1st Edition

Withdrawal from Immanuel Kant and International Relations The Global Unlimited

By Mark F. N. Franke Copyright 2024
    294 Pages
    by Routledge

    294 Pages
    by Routledge

    This book shows how the flawed orientation forming Immanuel Kant’s philosophical project is the same from which the discipline of International Relations (IR) becomes possible and appears necessary.

    Tracing how core problems in Kant’s thought are inescapably reproduced in IR, this book demonstrates that constructive critique of IR is impossible through mere challenge to its Kantian traditions. It argues that confrontation with the Kantian character of IR demands fundamental withdrawal from their shared aims. Investigating the global limits inherent to epistemological and ontological commitments of Kant’s writings and IR, this interdisciplinary study interrogates the racism, sexism, coloniality, white male privilege, and anthropocentricism of both as sites from which such withdrawal may be initiated. Following queer and feminist examinations of how Kant and IR discipline a joint orientation through sex, gender, and sexuality, it indicates how withdrawal is possible. And, considering how Anishinaabe legal tradition opens freedom beyond the restricting horizons of Kant and IR, this book contemplates withdrawal from both as leading to a global unlimited.

    An essential text for advanced undergraduate and graduate studies, this book will also be of strong interest to those studying the thinking and writings of Kant, neo- and post-Kantian scholarship, and IR theory.

    Part I — Introduction

    1. Confronting International Relations with Immanuel Kant

    Part II — Horizons

    2. Silence of the International: Pacts of Perpetual Peace over Kant in IR

    3. Return to Kant as a Critique of International Relations:  A Copernican Re-revolution for IR Theory

    Part III — Manoeuvres and Ruptures        

    4. International Relations within the Limits of Geo-Anthropology Alone: Kantian Racisms of the International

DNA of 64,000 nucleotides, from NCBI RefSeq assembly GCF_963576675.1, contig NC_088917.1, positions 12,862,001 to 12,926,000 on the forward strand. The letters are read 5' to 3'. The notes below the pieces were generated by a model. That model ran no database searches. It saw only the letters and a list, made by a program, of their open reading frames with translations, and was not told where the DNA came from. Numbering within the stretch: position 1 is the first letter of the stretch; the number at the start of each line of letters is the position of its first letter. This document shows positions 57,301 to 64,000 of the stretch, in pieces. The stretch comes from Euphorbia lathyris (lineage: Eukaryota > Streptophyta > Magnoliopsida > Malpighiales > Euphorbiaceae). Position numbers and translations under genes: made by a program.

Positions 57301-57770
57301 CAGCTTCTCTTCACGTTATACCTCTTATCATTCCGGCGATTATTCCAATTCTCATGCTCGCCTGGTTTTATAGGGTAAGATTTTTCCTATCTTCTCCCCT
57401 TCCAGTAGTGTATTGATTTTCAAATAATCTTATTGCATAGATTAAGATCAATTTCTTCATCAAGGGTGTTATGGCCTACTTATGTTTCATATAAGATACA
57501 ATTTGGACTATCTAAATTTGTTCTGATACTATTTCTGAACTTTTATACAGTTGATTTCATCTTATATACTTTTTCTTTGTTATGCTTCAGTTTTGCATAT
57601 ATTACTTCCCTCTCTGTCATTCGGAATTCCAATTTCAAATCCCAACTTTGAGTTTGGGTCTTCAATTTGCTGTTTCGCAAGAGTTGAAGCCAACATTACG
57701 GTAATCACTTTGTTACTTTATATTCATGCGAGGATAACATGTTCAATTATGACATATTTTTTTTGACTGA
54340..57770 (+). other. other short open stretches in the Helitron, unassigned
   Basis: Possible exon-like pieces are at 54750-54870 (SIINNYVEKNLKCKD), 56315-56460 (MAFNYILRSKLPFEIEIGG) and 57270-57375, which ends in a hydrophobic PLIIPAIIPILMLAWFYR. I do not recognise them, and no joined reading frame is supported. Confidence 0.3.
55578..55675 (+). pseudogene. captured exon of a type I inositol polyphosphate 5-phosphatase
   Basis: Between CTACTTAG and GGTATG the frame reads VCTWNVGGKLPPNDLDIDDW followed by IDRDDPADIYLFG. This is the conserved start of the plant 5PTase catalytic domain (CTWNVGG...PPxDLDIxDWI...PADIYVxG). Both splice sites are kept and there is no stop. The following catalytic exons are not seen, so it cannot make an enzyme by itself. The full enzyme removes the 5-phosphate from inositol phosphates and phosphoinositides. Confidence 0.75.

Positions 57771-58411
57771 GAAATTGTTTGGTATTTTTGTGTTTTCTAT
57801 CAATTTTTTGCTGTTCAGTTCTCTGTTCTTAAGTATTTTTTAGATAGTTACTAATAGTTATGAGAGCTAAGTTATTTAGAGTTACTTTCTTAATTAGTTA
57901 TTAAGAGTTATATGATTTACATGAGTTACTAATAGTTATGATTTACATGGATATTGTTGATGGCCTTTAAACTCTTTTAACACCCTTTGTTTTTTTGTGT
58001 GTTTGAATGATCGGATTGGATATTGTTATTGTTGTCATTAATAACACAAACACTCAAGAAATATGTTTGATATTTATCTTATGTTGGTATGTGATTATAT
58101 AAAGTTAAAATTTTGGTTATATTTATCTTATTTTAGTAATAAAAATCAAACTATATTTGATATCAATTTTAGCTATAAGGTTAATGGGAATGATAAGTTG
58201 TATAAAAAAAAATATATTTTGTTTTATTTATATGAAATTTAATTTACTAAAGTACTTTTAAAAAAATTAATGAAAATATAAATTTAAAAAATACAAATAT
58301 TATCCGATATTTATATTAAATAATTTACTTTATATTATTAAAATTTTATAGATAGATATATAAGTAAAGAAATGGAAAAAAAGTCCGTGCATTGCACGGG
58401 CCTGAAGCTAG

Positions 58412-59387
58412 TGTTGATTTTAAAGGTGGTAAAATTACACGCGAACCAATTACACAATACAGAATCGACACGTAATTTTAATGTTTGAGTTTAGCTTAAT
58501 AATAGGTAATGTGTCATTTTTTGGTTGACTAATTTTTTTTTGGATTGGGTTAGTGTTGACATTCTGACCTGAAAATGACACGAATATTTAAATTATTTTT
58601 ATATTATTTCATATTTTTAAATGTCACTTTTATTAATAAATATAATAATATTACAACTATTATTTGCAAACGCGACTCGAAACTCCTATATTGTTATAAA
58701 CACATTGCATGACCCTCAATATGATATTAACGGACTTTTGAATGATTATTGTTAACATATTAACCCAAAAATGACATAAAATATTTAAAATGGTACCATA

5. Conflict of the Masculinities: Kantian Empowerments of the Rights of Some Men to Critique and Explain the World to Everyone Else

    6.  Critique of the Metaphysics of Cosmopolitan Hospitality in IR: Towards Perpetual Rights to Impose

    7. Anthropocene: Aesthetic Idea for Human Purposiveness in International Environmental Politics with Horrifying Aim

    Part IV — Withdrawals

    8. What is Dis-Orientation in Thinking? Sexual Rupture of the Kantian Horizons of IR

    9.  Possibilities in the Freedom of Choice as Conditioned by the Global Unlimited: A Withdrawal from Kant and IR

    Part V — Conclusion

    10.  Conclusion: The Global Unlimited


    Mark F. N. Franke is a professor in and the Director of the Centre for Global Studies at Huron University College and, until recently, was a long-time core faculty member in the Centre for the Study of Theory and Criticism at Western University, both in London, Ontario, Canada. Franke’s teaching critically engages with cultural, discursive, and ideological formations of subjectivity and social/political relations in worldwide systems, focusing on problems in forced migration, patriarchy, racism, spatial/temporal constructions, mobilities, law, coloniality, citizenship, and governmentality. He is the author of Global Limits: Immanuel Kant, International Relations, and Critique of World Politics (2001) and has published journal articles and book chapters on questions of refugees’ rights, hospitality ethics, politics of movement, politics of critique, neutrality, political geographies of displacement, electronic technologies managing human movement, Indigenous self-determinations in law, and pedagogies of experiential learning. Franke’s current programme of research studies the politics of bicycling, as a form of modernist mobility that opens possibilities in how social spacings are formed, focusing on objectives in feminist politics, queer activism, antiracism, transportation justice actions, decoloniality, environmentalism, and critical movements in architecture.